For some reason, I couldn't "get" it. I couldn't remember the location of the planes, I kept forgetting them and eventually abandoned learning them. But I knew I had to go back to it eventually because it's vital to drawing; the head CANNOT be properly depicted without understanding how light falls on it which means knowing the planes.
I don't know what happened between now and then but I suddenly understand the planes. I think it's because I'm now relating the planes of the head to what causes the planes which is, of course, the skull! The planes are directly related to the shape of the skull and, to a lesser extent, the facial muscles. NOW it makes sense!
It also helped to use other diagrams in addition to Loomis's. There are various ways to depict some of the planes, some ways more complicated then others. Here's some of the photo reference I've been using to study the planes:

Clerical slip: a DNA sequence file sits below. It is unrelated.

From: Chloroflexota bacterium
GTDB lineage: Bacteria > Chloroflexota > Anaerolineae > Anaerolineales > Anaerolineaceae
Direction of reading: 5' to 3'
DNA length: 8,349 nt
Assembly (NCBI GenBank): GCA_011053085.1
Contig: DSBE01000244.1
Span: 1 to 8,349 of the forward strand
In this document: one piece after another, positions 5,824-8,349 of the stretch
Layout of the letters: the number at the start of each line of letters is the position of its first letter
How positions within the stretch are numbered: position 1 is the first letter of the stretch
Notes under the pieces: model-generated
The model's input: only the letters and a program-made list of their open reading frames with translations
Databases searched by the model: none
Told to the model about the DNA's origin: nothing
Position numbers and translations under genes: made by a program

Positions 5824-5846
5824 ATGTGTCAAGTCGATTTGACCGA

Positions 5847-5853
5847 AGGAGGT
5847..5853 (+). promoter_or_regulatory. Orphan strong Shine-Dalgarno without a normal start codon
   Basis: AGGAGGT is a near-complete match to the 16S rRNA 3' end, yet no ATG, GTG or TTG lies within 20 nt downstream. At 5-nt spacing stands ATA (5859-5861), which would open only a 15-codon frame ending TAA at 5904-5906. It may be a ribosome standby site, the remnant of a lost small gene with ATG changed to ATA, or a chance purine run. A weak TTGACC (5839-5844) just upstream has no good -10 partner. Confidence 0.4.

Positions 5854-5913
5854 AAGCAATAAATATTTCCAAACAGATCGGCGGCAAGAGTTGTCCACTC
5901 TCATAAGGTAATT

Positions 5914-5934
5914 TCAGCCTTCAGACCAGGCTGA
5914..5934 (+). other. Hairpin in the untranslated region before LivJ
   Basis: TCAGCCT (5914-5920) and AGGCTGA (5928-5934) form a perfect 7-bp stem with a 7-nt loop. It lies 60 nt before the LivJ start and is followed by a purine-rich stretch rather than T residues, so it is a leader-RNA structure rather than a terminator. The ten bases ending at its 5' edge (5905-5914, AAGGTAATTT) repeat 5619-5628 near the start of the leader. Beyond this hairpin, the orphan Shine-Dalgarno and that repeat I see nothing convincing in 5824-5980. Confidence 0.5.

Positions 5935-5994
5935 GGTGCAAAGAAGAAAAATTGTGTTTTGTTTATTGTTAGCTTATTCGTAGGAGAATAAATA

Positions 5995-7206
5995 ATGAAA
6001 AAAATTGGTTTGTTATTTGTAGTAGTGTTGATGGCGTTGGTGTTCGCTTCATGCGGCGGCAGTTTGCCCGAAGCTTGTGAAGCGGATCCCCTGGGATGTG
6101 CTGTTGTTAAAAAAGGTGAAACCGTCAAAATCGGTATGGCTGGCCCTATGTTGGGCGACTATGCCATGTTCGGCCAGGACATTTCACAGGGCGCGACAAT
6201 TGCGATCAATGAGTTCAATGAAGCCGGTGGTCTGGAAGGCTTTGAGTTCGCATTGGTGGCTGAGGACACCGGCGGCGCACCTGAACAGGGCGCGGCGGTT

|This is from James Gurney's website. I based my studies of the front of the head primarily on this drawing.|
|These Asaro heads are really helpful for understanding the planes in profile.|
|The Fred Fixler planes, particularly helpful in showing the 3/4 view.|
|Another 3/4 view for studying via the Asaro head.|
As you can see, each of these examples varies slightly. I was originally overwhelmed by the differences. But once I realized that the differences are minor, I set about just absorbing the approaches that made the most sense to me. What makes sense to me is more likely to be retained than pure memorization.